BEIJING (Agencies): North China’s Hebei Province has successfully relocated more than 1.2 million residents from flooded areas as torrential rains have ceased, resulting in receding floodwaters. Additionally, authorities anticipate that the floodwater in storage and detention basins will recede within the next month.

The State Flood Control and Drought Relief Headquarters of China has maintained a Level-II emergency response for flooding in North China’s Beijing and Tianjin municipalities, as well as the provinces of Hebei, Shanxi, and Central China’s Henan. In response to the flood threats, various flood control measures, including eight flood storage and detention basins, diversion channels, and numerous large- and middle-scale floodwater detention reservoirs, have been successfully implemented.

Hebei Province faced intense rainfall for approximately 144 hours between July 27 and August 2, as a result of the combined impact of Typhoon Doksuri and cold and warm air currents. The average rainfall across the province was 146.2 millimeters, with a total precipitation of 27.5 billion cubic meters – twice the capacity of all large- and middle-scale reservoirs in the province.

To manage the flooding, seven flood storage areas were utilized in Hebei, diverting and reducing 1.8 billion cubic meters of floodwater. These measures played a crucial role in flood diversion, preventing reservoir and dike collapses, and protecting vital infrastructure.

By Thursday morning, approximately 1.23 million residents in Hebei had been relocated to safer locations, including 857,200 residents from the flood storage areas. The province has mobilized more than 4,700 rescue teams comprising over 100,000 personnel, and sent more than 2,200 working groups to the affected regions.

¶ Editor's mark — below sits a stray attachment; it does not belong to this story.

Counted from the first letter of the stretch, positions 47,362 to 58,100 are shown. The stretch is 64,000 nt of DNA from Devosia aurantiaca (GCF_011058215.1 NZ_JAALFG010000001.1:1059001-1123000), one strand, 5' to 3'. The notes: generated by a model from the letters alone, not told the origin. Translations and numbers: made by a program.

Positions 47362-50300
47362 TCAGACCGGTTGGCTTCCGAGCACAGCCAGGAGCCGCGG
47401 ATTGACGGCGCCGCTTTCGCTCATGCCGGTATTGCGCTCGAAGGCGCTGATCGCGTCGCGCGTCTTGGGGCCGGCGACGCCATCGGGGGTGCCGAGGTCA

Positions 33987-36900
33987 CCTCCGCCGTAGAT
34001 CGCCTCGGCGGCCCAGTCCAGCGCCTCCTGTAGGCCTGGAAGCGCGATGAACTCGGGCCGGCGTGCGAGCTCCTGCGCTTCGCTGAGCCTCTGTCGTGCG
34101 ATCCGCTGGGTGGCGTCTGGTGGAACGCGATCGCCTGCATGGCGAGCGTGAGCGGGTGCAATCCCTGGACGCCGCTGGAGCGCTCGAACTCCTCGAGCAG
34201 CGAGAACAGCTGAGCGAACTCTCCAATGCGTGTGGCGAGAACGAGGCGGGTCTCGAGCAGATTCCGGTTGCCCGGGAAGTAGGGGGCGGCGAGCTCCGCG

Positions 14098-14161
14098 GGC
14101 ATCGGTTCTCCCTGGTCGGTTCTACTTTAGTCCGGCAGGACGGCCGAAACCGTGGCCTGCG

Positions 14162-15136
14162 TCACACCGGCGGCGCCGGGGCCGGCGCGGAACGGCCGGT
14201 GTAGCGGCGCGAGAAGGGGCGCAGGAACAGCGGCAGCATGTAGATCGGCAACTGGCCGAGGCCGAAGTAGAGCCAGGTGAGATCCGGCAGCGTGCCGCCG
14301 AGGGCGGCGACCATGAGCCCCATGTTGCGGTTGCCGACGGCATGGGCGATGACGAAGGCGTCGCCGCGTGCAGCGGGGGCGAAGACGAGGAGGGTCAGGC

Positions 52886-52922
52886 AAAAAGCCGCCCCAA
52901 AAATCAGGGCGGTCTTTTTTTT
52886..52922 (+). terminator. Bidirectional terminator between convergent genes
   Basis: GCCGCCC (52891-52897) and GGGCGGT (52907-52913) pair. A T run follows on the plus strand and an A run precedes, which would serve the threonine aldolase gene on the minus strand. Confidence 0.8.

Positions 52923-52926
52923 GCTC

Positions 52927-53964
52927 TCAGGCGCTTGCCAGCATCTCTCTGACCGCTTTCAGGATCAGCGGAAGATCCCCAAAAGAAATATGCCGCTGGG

Notably, the city of Zhuozhou, located near Beijing, was severely impacted by heavy rainfall, leading to speculation online regarding the waterlogging in the city. Experts clarified that Zhuozhou suffered from waterlogging due to the use of flood storage areas for diverting floodwaters, which are typically meant to benefit downstream areas.

Efforts to address such issues include timely notification of residents and transferring personnel and belongings to safer areas. Authorities are also taking steps to ensure the ecological environment remains protected and conducting purification and disinfection to avoid disease outbreaks after the disaster.

Chinese law mandates compensation for areas used as flood detention areas, with provisions specifying compensation standards for damaged houses, crops, and livestock. Up to 70 percent of losses can be compensated for damaged houses, while owners of destroyed crops and livestock may receive compensation ranging from 40 percent to 70 percent of the average annual output value of the previous three years.

The National Meteorological Center has forecasted extreme heavy rains in Northeast China, with the approaching remnants of Typhoon Doksuri expected to bring storms to certain provinces in the region. Authorities in Harbin and Mudanjiang in Heilongjiang Province have implemented flood control emergency measures, including suspending classes at schools and halting construction and outdoor activities.

As heavy rains are expected to hit the Songhua River basin, major cities along the river will face significant challenges due to intensified flooding from upstream mountain regions.

By Media

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